Natural, organic, gluten free, non-GMO, high protein—all of these claims are trending in human food. What about in pet food?
“’Natural’ is one of the leading claims for pet foods in North America,” says Lynn Deffenbaugh, global product manager, Kemin Industries (Des Moines, IA). “The language used for ‘natural’ diets usually reads, ‘Natural with added vitamins and minerals,’ because some nutritionally required vitamins and minerals are not available in a natural form. Organic and GMO-free ingredients are desirable, but not all ingredients in a complete and balanced diet are available as organic or Identity Preserved,” she adds.
Kemin supplies a range of ingredients that Deffenbaugh says are compatible with organic requirements and even allow manufacturers to obtain organic certification. One example is Kemin’s KN-50 IP Liquid antioxidant. Luchsinger says that Ingredion offers non-GMO and natural nutritional and starch ingredients. Horn provides non-GMO, natural, and organic options, and Sabinsa’s pet-ingredient line is non-GMO and natural.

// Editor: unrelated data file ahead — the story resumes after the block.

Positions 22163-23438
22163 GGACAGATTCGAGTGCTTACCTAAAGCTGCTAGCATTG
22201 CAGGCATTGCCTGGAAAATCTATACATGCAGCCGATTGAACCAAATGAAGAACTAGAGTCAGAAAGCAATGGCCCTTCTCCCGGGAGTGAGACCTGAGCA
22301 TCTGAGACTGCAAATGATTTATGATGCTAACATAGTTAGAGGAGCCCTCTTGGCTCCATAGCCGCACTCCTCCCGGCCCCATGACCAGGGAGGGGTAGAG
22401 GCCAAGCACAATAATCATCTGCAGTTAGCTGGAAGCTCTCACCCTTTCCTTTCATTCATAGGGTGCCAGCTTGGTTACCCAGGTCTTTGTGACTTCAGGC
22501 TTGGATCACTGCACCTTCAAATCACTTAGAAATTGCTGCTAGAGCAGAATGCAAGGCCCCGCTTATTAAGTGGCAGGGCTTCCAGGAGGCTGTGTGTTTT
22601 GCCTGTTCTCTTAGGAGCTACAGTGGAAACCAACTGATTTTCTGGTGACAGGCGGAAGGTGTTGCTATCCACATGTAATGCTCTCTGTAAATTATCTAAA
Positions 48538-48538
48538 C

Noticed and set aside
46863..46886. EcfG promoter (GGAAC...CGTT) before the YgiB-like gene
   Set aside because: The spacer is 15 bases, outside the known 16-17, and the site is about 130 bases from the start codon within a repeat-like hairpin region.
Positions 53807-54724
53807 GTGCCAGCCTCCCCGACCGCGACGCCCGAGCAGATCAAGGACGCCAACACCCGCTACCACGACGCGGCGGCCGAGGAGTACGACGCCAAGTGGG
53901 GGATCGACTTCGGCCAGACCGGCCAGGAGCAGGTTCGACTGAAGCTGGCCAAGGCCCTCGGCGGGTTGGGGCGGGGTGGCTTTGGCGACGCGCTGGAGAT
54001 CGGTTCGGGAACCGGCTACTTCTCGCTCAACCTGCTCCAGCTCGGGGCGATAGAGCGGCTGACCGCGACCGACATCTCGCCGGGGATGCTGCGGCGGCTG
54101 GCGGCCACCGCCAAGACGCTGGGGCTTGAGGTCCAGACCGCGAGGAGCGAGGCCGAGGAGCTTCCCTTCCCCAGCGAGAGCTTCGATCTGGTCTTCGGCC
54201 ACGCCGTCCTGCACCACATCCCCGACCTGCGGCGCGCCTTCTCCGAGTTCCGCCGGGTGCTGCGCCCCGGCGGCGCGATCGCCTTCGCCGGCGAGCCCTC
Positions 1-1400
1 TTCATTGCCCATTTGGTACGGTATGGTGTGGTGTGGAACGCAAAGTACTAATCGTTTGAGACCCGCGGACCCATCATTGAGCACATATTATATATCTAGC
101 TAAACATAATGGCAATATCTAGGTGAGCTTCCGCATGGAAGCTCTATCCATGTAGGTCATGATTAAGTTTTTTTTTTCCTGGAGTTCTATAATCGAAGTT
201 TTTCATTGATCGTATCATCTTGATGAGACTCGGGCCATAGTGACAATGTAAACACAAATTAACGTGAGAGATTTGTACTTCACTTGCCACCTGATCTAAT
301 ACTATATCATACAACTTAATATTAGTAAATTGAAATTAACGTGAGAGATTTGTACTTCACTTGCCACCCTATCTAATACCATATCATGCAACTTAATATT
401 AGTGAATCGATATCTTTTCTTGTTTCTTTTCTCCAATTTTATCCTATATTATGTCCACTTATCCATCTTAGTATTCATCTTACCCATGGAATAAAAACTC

“No” claims, such as “no gluten” or “no grain,” are also common now, says Preszler. “It seems that marketers find it easier to say what their product does notcontain than what it does.” Also, he adds, “Many of these ‘no’ claims are based on what the consumer knows about human products, which often do not apply to pets—e.g., gluten-free.” Like all claims, “no” claims and claims like “high protein” are permitted, as long as the statement is true and consistent with the formulation, Deffenbaugh says. Other relevant claims today are “low fat” or “reduced fat,” says Cargill’s Dickerson.